POLI-TICKS

Driver’s licenses for undocumented is not a panacea

By Arlene Violet, Esq.
Posted 7/8/22

This legislative year the Rhode Island General Assembly agreed to allow the issuance of driver’s permits/licenses for undocumented immigrants who can prove they have income and income tax …

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POLI-TICKS

Driver’s licenses for undocumented is not a panacea

Posted

This legislative year the Rhode Island General Assembly agreed to allow the issuance of driver’s permits/licenses for undocumented immigrants who can prove they have income and income tax deductions in the state. Those listed as a dependent on a state tax return will also qualify for a driver’s card.

While not exactly calling it a “license,” the net effect of the card will allow driving privileges. I am conflicted about this development.

On the one hand I understand and appreciate the arguments to allow driver’s privilege to the undocumented. In passing a driver’s test, the applicant learns the rules of the road so there will be some safety benefit. Holding insurance (albeit not bulletproof since far too many people even now buy it for a month in order to get a license or renewal and then let it lapse) will provide some protection on the roads following an accident. It treats people as human by making their lives easier traveling to work, doctors’ appointments, or recreation.

On the other hand it will be important to make sure the card is visually distinguishable from a real driver’s license. I am of the mind that even U.S. citizens from other states shouldn’t vote in Rhode Island elections, let alone those who are not citizens at all.

Voting should be the prerogative of an actual citizen. The card should cause no confusion when folks queue up to vote at a busy precinct.

The biggest concern I have is the assembly of such a list. The legislation says it is not public record, but just recently RIPTA was hacked and personal information on state workers who weren’t even associated with the bus company was exposed.

Even more concerning is access to the information from a hostile anti-immigrant administration in D.C. Just three years ago, both the federal executive branch headed by Donald Trump and the Republican majority in Congress implemented draconian laws.

What if the Republicans regain control of Congress in 2022 and the White House in 2024, and the administration wants access to the list of admittedly undocumented immigrants, complete with addresses to find them?

Rhode Islanders are not only subject to state laws but, as citizens of the nation, to federal law. ICE (Immigration and Customs Enforcement) laws authorize the federal agency to root out illegals, and what better way is it than to demand the information from the State? Will Rhode Island officials refuse? You might think so, but if the usual “carrot and stick” approach, i.e. provide the information or the feds will withhold hundreds of millions of federal dollars until the state complies, then how certain are you politicians won’t capitulate?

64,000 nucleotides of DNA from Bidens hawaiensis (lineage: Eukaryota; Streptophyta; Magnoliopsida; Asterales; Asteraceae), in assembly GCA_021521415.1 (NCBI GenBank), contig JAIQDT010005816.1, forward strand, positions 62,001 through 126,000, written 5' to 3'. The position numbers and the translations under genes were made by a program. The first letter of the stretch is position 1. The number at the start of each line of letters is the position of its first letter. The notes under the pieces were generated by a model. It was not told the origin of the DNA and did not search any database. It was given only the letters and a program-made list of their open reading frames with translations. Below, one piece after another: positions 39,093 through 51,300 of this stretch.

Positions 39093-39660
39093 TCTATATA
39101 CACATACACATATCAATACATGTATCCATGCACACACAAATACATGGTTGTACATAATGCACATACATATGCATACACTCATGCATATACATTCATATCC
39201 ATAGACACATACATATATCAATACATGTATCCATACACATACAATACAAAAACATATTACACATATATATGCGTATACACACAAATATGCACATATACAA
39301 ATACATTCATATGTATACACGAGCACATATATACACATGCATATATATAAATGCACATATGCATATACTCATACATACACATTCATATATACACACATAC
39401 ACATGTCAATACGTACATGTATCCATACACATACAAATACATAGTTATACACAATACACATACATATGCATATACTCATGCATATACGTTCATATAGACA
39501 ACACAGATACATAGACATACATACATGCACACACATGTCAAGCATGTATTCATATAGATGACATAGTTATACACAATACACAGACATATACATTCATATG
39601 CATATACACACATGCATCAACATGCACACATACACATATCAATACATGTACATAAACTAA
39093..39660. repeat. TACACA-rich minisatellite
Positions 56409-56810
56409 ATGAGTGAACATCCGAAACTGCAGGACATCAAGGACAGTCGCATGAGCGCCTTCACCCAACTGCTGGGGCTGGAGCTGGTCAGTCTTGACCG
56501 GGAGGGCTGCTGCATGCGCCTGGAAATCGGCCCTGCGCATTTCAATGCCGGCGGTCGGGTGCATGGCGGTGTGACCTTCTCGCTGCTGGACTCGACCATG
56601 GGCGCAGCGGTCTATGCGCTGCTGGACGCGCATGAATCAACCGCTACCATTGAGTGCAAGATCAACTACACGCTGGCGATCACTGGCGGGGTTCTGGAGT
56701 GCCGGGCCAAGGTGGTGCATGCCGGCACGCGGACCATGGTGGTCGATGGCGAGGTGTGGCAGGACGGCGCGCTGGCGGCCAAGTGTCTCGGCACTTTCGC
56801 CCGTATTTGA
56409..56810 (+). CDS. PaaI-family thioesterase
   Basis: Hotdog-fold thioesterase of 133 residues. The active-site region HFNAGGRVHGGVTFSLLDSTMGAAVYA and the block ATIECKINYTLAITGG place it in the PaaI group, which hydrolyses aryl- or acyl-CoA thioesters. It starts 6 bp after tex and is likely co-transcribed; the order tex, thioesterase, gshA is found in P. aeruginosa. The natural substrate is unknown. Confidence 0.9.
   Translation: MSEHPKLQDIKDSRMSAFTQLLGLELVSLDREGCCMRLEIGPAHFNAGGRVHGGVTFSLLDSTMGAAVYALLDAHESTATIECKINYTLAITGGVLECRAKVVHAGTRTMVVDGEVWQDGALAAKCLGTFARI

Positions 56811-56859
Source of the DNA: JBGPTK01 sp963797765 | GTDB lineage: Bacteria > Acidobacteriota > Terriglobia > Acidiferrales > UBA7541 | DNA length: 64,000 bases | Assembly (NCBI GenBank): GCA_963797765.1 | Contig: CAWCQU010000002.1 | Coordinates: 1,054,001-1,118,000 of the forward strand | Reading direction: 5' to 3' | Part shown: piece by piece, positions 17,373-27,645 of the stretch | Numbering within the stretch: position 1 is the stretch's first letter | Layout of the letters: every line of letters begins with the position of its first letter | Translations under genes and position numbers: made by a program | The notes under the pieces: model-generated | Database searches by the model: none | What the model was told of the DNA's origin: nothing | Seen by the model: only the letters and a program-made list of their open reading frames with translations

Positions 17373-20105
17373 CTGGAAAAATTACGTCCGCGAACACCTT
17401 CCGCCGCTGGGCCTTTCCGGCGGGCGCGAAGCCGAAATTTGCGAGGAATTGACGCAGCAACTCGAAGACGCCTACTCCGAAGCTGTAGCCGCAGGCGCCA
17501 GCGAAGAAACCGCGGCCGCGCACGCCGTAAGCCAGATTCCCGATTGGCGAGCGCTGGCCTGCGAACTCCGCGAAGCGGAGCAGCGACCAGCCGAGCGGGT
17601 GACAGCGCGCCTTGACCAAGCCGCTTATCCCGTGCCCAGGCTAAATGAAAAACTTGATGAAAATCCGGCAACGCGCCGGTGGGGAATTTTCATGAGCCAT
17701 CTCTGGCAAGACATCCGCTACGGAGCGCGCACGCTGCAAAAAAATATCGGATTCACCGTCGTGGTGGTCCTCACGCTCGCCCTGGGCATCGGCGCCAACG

It is highly unlikely that defending folks here illegally will outweigh the desire for federal dollars for educational, transportation, etc. for the citizens who are here legally.

Some changes that appear for the better are actually changes for the worst. I cannot imagine a Rhode Island lawyer who would advise an illegal immigrant to pursue a license, at least while the political landscape remains as it is in the foreseeable future.

It will be interesting to see if undocumented immigrants sign up for the license procurement  program or whether distrust of government inhibits them from doing so.

Arlene Violet is an attorney and former Rhode Island Attorney General.

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A lifelong Portsmouth resident, Jim graduated from Portsmouth High School in 1982 and earned a journalism degree from the University of Rhode Island in 1986. He's worked two different stints at East Bay Newspapers, for a total of 18 years with the company so far. When not running all over town bringing you the news from Portsmouth, Jim listens to lots and lots and lots of music, watches obscure silent films from the '20s and usually has three books going at once. He also loves to cook crazy New Orleans dishes for his wife of 25 years, Michelle, and their two sons, Jake and Max.